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Title:Discovering Audio-Visual Associations in Narrated Videos of Human Activities
Author(s):Oezer, Tuna
natural language processing
Abstract:This research presents a novel method for learning the lexical semantics of action verbs. The primary focus is on actions that are directed towards objects, such as kicking a ball or pushing a chair. Specifically, this dissertation presents a robust and scalable method for acquiring grounded lexical semantics by discovering audio-visual associations in narrated videos. The narration associated with the video contains many words, including other verbs that are unrelated to the action. The actual name of the depicted action is only occasionally mentioned by the narrator. More generally, this research presents an algorithm that can reliably and autonomously discover an association between two events, such as the utterance of a verb and the depiction of an action, if the two events are only loosely correlated with each other. Semantics is represented in a grounded way by association sets, a collection of sensory inputs associated with a high level concept. Each association set associates video sequences that depict a given action with utterances of the name of the action. The association sets are discovered in an unsupervised way. This dissertation also shows how to extract features from the video and audio for this purpose. Extensive experimental results are presented. The experiments make use of several hours of video depicting a human performing 13 actions with 6 objects. In addition, the performance of the algorithm was also tested with data provided by an external research group. The unsupervised learning algorithm presented in this dissertation has been compared to standard supervised learning algorithms. This dissertation introduces a number of relevant experimental parameters and various new analysis techniques. The experimental results show that the algorithm presented in this dissertation successfully discovers the correct associations between video scenes and audio utterances in an unsupervised way despite the imperfect correlation between the video and audio. The algorithm outperforms standard supervised learning algorithms. Among other things, this research shows that the performance of the algorithm depends mainly on the strength of the correlation between video and audio, the length of the narration associated with each video scene and the total number of words in the language.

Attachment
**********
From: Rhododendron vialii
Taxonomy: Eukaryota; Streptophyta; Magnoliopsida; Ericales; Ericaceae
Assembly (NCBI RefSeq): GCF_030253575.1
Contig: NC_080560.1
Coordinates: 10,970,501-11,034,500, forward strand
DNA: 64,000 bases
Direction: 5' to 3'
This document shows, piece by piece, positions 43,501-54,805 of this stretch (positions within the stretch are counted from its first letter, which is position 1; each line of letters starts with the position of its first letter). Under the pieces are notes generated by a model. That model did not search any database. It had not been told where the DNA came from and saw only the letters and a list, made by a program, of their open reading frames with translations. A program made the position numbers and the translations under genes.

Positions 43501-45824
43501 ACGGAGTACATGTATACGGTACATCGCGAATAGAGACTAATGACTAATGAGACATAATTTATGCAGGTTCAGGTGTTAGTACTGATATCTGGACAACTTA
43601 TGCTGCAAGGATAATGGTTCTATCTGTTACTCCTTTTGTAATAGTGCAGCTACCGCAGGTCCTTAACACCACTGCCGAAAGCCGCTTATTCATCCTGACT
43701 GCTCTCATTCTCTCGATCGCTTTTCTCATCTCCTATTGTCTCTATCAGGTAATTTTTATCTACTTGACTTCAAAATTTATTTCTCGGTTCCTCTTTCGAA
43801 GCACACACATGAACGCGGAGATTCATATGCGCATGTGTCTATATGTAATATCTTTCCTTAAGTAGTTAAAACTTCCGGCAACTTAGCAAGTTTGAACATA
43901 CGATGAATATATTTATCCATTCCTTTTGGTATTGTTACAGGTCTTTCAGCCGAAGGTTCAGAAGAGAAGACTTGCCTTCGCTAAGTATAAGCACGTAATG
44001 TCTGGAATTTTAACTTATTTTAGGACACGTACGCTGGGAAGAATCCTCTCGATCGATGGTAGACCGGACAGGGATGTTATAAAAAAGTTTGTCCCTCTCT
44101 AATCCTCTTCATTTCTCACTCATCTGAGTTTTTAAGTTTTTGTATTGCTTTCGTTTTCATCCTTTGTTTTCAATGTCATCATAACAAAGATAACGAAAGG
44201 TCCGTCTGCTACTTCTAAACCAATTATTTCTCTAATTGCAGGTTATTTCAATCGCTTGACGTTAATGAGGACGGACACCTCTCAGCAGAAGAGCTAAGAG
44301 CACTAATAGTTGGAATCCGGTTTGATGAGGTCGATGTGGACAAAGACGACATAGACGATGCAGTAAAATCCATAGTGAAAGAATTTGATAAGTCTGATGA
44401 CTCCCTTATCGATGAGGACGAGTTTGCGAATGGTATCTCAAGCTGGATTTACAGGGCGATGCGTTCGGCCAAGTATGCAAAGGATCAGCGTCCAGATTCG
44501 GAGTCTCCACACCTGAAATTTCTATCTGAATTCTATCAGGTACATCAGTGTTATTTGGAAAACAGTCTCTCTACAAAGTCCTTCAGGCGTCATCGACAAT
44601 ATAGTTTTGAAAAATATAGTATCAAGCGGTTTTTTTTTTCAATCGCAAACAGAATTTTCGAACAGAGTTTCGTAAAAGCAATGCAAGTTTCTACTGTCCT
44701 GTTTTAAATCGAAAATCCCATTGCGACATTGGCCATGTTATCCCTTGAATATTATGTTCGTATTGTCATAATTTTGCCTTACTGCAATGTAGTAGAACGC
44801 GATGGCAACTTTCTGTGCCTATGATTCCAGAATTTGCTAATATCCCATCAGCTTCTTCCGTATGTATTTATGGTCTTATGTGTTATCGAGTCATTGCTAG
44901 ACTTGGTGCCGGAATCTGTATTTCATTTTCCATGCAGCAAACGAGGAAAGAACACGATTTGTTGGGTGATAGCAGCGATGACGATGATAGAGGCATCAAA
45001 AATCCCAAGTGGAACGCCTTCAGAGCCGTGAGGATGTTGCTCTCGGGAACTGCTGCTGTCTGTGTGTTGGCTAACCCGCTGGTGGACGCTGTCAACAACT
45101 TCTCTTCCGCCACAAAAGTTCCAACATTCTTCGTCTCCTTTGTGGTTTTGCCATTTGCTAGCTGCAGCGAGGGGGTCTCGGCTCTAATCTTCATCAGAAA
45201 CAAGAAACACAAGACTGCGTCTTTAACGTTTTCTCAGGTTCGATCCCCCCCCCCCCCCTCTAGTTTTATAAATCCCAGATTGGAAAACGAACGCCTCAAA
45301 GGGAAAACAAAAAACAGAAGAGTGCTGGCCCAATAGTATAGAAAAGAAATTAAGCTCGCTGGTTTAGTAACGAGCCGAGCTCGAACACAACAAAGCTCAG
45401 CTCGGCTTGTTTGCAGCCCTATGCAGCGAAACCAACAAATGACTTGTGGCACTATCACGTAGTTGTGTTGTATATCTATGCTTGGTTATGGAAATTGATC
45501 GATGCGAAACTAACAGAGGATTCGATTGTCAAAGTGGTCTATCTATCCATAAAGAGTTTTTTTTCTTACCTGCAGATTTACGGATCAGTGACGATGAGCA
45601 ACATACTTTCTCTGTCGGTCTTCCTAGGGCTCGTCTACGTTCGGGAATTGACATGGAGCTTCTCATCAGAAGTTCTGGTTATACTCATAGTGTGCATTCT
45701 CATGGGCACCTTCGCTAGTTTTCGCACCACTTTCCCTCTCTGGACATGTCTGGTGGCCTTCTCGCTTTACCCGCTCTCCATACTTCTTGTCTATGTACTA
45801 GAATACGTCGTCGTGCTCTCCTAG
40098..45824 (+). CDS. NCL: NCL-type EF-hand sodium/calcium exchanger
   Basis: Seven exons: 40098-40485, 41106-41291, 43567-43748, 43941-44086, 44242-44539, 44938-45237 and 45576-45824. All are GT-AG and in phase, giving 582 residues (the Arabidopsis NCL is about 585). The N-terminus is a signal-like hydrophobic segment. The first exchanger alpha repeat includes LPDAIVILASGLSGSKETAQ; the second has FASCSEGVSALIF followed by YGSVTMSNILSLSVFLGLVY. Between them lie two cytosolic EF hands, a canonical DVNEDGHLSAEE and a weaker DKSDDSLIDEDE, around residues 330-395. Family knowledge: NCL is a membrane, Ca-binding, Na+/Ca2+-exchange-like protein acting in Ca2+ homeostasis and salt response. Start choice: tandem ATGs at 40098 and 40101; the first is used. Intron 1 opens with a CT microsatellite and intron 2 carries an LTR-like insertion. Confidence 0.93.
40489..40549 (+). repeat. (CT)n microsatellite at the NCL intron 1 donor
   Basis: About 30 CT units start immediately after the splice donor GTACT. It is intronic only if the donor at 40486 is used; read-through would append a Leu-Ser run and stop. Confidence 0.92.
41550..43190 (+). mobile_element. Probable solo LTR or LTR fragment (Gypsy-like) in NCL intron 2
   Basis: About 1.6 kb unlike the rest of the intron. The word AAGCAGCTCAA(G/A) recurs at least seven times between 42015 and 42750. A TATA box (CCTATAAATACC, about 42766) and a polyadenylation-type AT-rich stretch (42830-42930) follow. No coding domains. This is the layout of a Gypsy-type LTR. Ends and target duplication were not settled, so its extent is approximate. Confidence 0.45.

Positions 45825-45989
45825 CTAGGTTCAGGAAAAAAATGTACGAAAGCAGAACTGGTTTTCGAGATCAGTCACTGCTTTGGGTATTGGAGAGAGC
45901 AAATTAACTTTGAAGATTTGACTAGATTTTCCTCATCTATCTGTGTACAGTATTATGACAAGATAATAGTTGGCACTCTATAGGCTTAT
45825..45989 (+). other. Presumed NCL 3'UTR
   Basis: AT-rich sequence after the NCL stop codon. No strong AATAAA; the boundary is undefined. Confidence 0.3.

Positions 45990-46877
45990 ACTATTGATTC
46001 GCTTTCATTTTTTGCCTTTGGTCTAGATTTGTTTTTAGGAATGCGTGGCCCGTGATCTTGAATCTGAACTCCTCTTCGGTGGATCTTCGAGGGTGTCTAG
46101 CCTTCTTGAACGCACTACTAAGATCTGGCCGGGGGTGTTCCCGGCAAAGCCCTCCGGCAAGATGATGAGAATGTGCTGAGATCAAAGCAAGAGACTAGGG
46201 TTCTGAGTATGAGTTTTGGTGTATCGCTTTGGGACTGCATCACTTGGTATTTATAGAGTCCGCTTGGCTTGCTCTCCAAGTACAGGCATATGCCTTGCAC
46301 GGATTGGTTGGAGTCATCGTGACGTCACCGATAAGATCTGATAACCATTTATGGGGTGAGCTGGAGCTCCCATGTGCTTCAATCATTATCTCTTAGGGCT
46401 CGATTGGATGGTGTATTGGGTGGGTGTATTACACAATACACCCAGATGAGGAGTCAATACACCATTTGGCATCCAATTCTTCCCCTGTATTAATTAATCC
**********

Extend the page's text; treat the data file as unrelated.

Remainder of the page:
Issue Date:2008-02
Genre:Technical Report
Other Identifier(s):UIUCDCS-R-2008-2920
Rights Information:You are granted permission for the non-commercial reproduction, distribution, display, and performance of this technical report in any format, BUT this permission is only for a period of 45 (forty-five) days from the most recent time that you verified that this technical report is still available from the University of Illinois at Urbana-Champaign Computer Science Department under terms that include this permission. All other rights are reserved by the author(s).
Date Available in IDEALS:2009-04-22

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